How Steve Martin voted compared to someone who agrees that Members of Parliament (MPs) and Senators should vote to suspend standing and sessional orders (that is, the procedural rules of Parliament) so that their colleagues can introduce motions for Parliament to vote on even when the the procedural rules would prevent them from doing so

Most important divisions relevant to this policy

These are the most important divisions related to the policy “for suspending the rules to allow a vote to happen (procedural)” which Steve Martin could have attended. They are weighted much more strongly than other divisions when calculating the position of Steve Martin on this policy.

Division Steve Martin Supporters vote

2nd Apr 2019, 5:29 PM – Senate Motions - Climate Change - Let a vote happen

No Yes

14th Feb 2019, 12:44 PM – Senate Motions - Queensland Nickel - Suspend usual rules

absent Yes

6th Dec 2018, 2:32 PM – Senate Home Affairs Legislation Amendment (Miscellaneous Measures) Bill 2018 - Second Reading - Let a vote happen

absent Yes

4th Dec 2018, 5:05 PM – Senate Documents - Queensland: Abortion - Let a vote happen

absent Yes

26th Nov 2018, 4:23 PM – Senate Motions - Suspension of Standing Orders - Let a vote happen

absent Yes

17th Oct 2018, 4:23 PM – Senate Motions - Suspension of Standing Orders - Let a vote happen

absent Yes

15th Oct 2018, 3:22 PM – Senate Documents - Religious Freedom Review Expert Panel; Order for the Production of Documents - Let a vote happen

absent Yes

15th Oct 2018, 11:11 AM – Senate Motions — Suspension of Standing Orders

absent Yes

20th Aug 2018, 4:20 PM – Senate Motions - Suspension of Standing Orders

absent Yes

15th Aug 2018, 10:48 AM – Senate Motions - Anning, Senator Fraser; Censure - Let vote happen

No Yes

25th Jun 2018, 4:53 PM – Senate Motions - Suspension of Standing Orders - Let Senator McKim introduce his motion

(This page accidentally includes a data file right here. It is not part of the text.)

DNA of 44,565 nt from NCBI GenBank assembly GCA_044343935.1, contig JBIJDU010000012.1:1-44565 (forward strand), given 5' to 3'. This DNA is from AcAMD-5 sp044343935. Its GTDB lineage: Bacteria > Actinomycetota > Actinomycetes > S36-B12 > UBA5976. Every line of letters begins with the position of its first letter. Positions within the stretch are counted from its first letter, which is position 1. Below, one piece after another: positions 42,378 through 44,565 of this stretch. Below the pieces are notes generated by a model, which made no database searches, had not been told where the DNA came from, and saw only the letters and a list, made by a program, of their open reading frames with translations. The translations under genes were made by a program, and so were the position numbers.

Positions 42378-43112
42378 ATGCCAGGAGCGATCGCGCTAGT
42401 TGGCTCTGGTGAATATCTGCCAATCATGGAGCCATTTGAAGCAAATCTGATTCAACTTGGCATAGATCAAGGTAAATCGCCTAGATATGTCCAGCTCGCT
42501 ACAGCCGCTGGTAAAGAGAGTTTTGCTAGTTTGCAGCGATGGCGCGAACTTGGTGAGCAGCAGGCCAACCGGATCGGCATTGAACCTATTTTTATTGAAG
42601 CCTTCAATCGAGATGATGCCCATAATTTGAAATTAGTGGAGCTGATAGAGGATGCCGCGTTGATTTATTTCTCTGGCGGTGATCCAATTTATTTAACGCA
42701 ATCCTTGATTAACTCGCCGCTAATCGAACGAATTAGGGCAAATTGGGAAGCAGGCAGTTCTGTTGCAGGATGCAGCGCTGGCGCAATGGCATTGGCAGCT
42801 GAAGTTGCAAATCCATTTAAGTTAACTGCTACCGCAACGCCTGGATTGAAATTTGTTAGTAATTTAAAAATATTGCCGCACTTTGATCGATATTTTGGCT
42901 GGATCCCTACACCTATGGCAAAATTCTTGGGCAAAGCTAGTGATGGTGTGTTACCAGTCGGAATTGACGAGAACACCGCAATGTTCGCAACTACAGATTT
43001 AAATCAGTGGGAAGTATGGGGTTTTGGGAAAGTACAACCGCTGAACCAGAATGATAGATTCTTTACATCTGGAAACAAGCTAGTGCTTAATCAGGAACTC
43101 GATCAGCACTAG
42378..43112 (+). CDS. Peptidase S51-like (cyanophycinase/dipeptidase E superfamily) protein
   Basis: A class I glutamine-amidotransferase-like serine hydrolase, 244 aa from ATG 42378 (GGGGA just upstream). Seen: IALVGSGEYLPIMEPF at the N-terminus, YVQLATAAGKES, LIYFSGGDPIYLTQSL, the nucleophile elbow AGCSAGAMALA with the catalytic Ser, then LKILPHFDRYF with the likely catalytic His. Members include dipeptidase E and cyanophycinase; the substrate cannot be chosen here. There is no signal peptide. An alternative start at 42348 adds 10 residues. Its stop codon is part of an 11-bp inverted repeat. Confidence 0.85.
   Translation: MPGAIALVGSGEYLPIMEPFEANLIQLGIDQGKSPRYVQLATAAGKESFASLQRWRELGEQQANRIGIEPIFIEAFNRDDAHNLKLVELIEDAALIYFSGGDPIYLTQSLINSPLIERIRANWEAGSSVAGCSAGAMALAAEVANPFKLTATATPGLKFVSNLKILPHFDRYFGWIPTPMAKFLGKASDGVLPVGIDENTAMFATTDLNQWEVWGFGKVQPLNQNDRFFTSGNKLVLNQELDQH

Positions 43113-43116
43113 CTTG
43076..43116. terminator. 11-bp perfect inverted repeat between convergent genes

No Yes

Other divisions relevant to this policy

These are less important divisions which are related to the policy “for suspending the rules to allow a vote to happen (procedural)” which Steve Martin could have attended.

Division Steve Martin Supporters vote
no votes listed

How "voted generally against" is worked out

They Vote For You gives each vote a score based on whether the MP voted in agreement with the policy or not. These scores are then averaged with a weighting across all votes that the MP could have voted on relevant to the policy. The overall average score is then converted to a simple english language phrase based on the range of values it's within.

When an MP votes in agreement with a policy the vote is scored as 100%. When they vote against the policy it is scored as 0% and when they are absent it is scored half way between the two at 50%. The half way point effectively says "we don't know whether they are for or against this policy".

The overall agreement score for the policy is worked out by a weighted average of the scores for each vote. The weighting has been chosen so that the most important votes have a weighting 5 times that of the less important votes. Also, absent votes on less important votes are weighted 5 times less again to not penalise MPs for not attending the less important votes. Pressure of other work means MPs or Senators are not always available to vote – it does not always mean they've abstained.

Type of vote Agreement score (s) Weight (w) No of votes (n)
Most important votes MP voted with policy 100% 25 0
MP voted against policy 0% 25 3
MP absent 50% 25 8
Less important votes MP voted with policy 100% 5 0
MP voted against policy 0% 5 0
MP absent 50% 1 0

The final agreement score is a weighted average (weighted arithmetic mean) of the scores of the individual votes.

Average agreement score = sum(n×w×s) / sum(n×w) = 100.0 / 275 = 36%.

And then this average agreement score